Thursday, February 3, 2011

Time Out

NOTE: This was written, but never published, back in 2006. Since it serendipitously ties in to both this weekend's SuperBowl and my Facebook Free February, I thought now might be a good time to run it. 

“Drew Brees, under pressure in his own end zone, throws the ball away – that’s got to be intentional grounding- Yup, flag on the play – and Chicago is awarded a safety, and will get the ball back – what an amazing turnaround after Reggie Bush’s electrifying 88-yard touchdown…”

I look up from the book I am reading for my psychology class to watch the replay – safeties are pretty rare in the NFL,  as are free Sunday afternoons in my world, which is why I am multi-tasking between watching the game, doing my homework, washing clothes, and cleaning the house.  It used to be I had time to just sit and watch an entire day of football, from the pre-game show to the evening recap – now I’m lucky if I can catch a quarter uninterrupted.

The dryer buzzes and I head downstairs to switch over the laundry. On the way back up I grab the broom and give the hallway a quick sweep before getting back to my book.  I have about 70 more pages to read, and an essay to write, before tomorrow night’s class.  

“Michael Lewis fields the kick, but is stripped of the ball…and the Bears recover! What a heads up play by the Bear’s Adrian Peterson. Saints coach Sean Payton has his challenge flag out and wants a review…”

I peer over my book to check out the instant replay – definitely a fumble – and after a few minutes, the refs agree.

“After further review, the ruling on the field stands – the result of the play was a Saints’ fumble with the kicking team recovering. Bears ball at the 30 yard line. New Orleans will be charged with a time out…”

I wish I had a time out…instead of feeling like I’m always out of time. It would be nice to be able to stop the clock and regroup – gather my thoughts and get ready for the next big play. But instead, every day feels like one long two-minute drill, where I’m constantly improvising and working under pressure. 

“Brian Urlacher tosses the ball into the stands as the final seconds tick away, and with that, the Chicago Bears are heading back to the Super Bowl for the first time in 21 years!”

This time I put the book down and stare at the TV in amazement – not because the Bears managed to win with Rex Grossman at quarterback, which was a surprise – but from the shock over what the announcer just said about it being 21 years since their last Super Bowl appearance.  Could it really have been that long ago?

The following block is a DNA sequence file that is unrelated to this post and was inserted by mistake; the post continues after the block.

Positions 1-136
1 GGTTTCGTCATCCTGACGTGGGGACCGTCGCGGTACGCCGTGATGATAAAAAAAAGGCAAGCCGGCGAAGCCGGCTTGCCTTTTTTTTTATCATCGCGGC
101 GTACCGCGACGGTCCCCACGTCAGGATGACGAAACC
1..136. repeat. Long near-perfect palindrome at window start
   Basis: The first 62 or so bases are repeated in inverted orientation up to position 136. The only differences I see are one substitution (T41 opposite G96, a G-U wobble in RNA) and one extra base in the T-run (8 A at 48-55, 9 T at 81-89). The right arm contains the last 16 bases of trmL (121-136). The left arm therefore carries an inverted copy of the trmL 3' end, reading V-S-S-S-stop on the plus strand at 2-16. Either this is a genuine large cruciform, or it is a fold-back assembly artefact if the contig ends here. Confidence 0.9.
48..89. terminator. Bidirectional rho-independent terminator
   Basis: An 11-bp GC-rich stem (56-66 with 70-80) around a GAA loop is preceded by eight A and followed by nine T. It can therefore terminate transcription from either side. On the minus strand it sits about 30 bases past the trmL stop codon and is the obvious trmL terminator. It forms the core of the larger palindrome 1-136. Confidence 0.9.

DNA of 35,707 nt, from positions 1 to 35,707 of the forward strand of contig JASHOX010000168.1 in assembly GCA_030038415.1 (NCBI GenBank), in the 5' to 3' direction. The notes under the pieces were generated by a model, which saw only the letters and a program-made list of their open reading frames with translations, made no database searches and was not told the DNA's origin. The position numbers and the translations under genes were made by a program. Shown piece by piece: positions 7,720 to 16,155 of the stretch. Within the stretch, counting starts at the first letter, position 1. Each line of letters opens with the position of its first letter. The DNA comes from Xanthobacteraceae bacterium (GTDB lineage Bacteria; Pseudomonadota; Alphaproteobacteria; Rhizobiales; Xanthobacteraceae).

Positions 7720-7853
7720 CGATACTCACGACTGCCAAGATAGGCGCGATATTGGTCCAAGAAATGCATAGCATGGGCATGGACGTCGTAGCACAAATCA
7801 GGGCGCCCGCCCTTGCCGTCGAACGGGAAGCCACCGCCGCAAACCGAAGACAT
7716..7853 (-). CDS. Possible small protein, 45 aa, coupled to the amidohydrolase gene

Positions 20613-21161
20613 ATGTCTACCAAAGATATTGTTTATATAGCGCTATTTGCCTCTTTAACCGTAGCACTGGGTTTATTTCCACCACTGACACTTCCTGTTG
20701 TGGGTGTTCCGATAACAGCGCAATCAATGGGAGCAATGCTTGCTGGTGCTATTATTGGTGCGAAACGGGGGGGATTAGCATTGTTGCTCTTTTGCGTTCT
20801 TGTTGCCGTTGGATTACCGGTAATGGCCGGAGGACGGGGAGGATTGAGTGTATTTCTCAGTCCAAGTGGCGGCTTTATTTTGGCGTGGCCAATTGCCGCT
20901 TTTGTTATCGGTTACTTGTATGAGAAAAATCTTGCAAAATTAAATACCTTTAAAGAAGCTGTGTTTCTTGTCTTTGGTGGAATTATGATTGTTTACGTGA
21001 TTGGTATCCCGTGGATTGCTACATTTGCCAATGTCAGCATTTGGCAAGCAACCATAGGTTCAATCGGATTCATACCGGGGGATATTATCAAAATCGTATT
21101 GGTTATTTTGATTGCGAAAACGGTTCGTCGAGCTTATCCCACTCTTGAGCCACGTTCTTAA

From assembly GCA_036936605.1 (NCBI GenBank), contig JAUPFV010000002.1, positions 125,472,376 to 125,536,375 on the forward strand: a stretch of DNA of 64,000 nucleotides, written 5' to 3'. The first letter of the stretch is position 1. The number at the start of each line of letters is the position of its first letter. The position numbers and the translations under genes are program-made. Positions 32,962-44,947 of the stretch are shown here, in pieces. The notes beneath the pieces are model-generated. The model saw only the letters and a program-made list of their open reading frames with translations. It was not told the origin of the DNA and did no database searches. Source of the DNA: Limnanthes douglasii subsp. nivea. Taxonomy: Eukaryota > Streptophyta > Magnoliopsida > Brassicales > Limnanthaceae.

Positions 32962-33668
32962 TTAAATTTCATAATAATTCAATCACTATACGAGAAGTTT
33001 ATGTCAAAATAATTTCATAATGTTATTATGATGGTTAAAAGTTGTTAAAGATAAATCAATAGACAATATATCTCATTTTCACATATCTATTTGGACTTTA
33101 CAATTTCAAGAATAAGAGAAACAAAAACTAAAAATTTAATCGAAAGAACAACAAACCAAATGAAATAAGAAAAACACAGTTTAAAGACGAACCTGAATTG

There’s no way, I think, quickly doing the math in my head. He’s got to be wrong.  It had to be more like ten - I mean, I can still remember all the words to the “Super Bowl Shuffle” for crying out loud, so it couldn’t have been that long ago.  But it turns out it was. The ‘85 Bears played 21 years ago! I was only 15. That just seems so unbelievable to me. When I look back on everything that happened during my first 21 years, from learning to walk, talk, and drive to surviving high school, basic training, and college, it truly feels like a lifetime.  But the 15 years since then feel more like 15 minutes.  What happened? How could all of that time have gone by so fast?

I try to console myself with the thought that I still have plenty of time left – literally half of my life (so long as I live to be 74) - but left to do what exactly? I’ve already found a job I like, a family I love, and hobbies I take pleasure in, so what else is there left to do? I’ve always had rather modest goals for what I wanted out of life: to love and be loved, have the health to work and play hard, and enough money to not worry about spending it.

So maybe that means I get to spend the rest of my life just relaxing and enjoying what I worked so hard to get, I decide hopefully, and return to my reading…only to find more bad news.

In an essay published in the American Psychologist, the aptly named Edwin Boring is claiming that “On the average, men make their greatest contributions to knowledge between the ages of 30-45, becoming less effective, less frequently productive, as they grow older”

Meaning, if I want to leave my mark, I had to start now, because if the next fifteen years fly by like the last, I’ll be 51 before I know it